Columns

Tom Purcell

We need to relearn the art of romance

I still have no idea why Laura Lindsey liked me, but she did.
It happened during my sixth-grade year in the spring of 1974, when she transferred to our school.
Laura had grace and style and was instantly embraced by the popular girls.
She was out of my league, but I pursued her nonetheless.
Trying to impress her one day while playing “keep-away” during recess, I grabbed the ball and ran near her.
I didn’t know it then, but thousands of years of DNA were at work — the same primitive energies that caused cavemen to club each other as cavewomen looked on.

Jim Brown

National military parade needed

The president has suggested that the nation establish a yearly military parade to honor the service and the sacrifice of the current military and our veterans. He spoke of it as “a unifying moment for the country.” Almost immediately, the Trump naysayers jumped all over the idea as noting more than “pandering patriotism.” “Tanks, but no tanks,” was the opinion of the Washington Post.

Michelle Malkin

Memo to Dan Rather: Shut up about memos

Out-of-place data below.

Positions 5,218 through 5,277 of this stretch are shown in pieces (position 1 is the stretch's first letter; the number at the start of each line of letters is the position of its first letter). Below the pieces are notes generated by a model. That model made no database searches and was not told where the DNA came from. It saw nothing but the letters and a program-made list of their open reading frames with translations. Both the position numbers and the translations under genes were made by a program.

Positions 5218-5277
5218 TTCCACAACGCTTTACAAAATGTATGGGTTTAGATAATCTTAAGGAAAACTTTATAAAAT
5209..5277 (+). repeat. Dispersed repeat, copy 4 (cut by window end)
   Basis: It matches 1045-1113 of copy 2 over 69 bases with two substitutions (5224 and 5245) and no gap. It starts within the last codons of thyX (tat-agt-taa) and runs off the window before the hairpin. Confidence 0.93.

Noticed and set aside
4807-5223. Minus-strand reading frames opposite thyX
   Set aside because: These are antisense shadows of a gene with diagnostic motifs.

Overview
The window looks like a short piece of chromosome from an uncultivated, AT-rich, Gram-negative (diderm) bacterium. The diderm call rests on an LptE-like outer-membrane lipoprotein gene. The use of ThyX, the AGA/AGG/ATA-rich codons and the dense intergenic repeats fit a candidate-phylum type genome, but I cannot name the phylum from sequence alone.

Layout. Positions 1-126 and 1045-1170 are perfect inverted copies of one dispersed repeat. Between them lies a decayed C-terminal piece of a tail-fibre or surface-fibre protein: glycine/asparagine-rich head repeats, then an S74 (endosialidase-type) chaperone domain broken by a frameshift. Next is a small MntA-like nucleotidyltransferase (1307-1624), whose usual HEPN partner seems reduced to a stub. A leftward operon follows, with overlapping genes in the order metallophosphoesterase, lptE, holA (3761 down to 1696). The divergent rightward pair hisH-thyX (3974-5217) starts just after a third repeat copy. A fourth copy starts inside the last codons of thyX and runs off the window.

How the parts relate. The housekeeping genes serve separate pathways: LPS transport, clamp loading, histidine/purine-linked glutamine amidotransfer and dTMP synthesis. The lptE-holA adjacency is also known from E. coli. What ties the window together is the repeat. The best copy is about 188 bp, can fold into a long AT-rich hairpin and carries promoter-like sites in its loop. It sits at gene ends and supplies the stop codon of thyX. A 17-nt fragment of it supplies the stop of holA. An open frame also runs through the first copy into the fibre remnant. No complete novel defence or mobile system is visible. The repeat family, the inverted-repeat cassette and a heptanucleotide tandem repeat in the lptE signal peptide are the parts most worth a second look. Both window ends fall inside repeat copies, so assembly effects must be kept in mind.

Old liberal media liars never fade away. They just rage, rage against the dying of their dinosaur industry’s light.
I’m looking at you, Dan Rather.
After years of trashing alternative media, which exposed the veteran CBS News reporter’s monumental Memogate fraud in 2004, Rather has joined the ranks of pajama-clad online broadcasters. The 86-year-old grandfather of fake news now uses Facebook, YouTube and Twitter to stoke the left’s anti-Trump resistance -- all while clinging bitterly to the vestiges of his defunct “legendary” newsman persona.

Michael Reagan

I’m still cheering for Trump

Donald Trump sure hit it out of the park Tuesday night.
Like millions of other people in America who tuned in to the president’s first State of the Union Address, I’m still cheering.
I wasn’t in Washington, in Soviet California, or anywhere else in Trump’s America.
I was actually on a cruise ship with my wife on the other side of the world in the Tasman Sea between New Zealand and Australia.

John L. Micek

Trump the unifier? Don’t buy it

President Donald Trump, who’s never been shy about hammering his rivals and skewering his opponents, used his first State of the Union speech Tuesday night to call for unity as the nation attacks some of its biggest challenges.
In a nearly 90-minute prime-time speech that saw the president’s Republican allies rise to their feet while Democrats sat stone-faced, Trump reiterated his call for an immigration reform plan that puts a premium on border security even as it provides an eventual path to citizenship for nearly 2 million undocumented immigrants.

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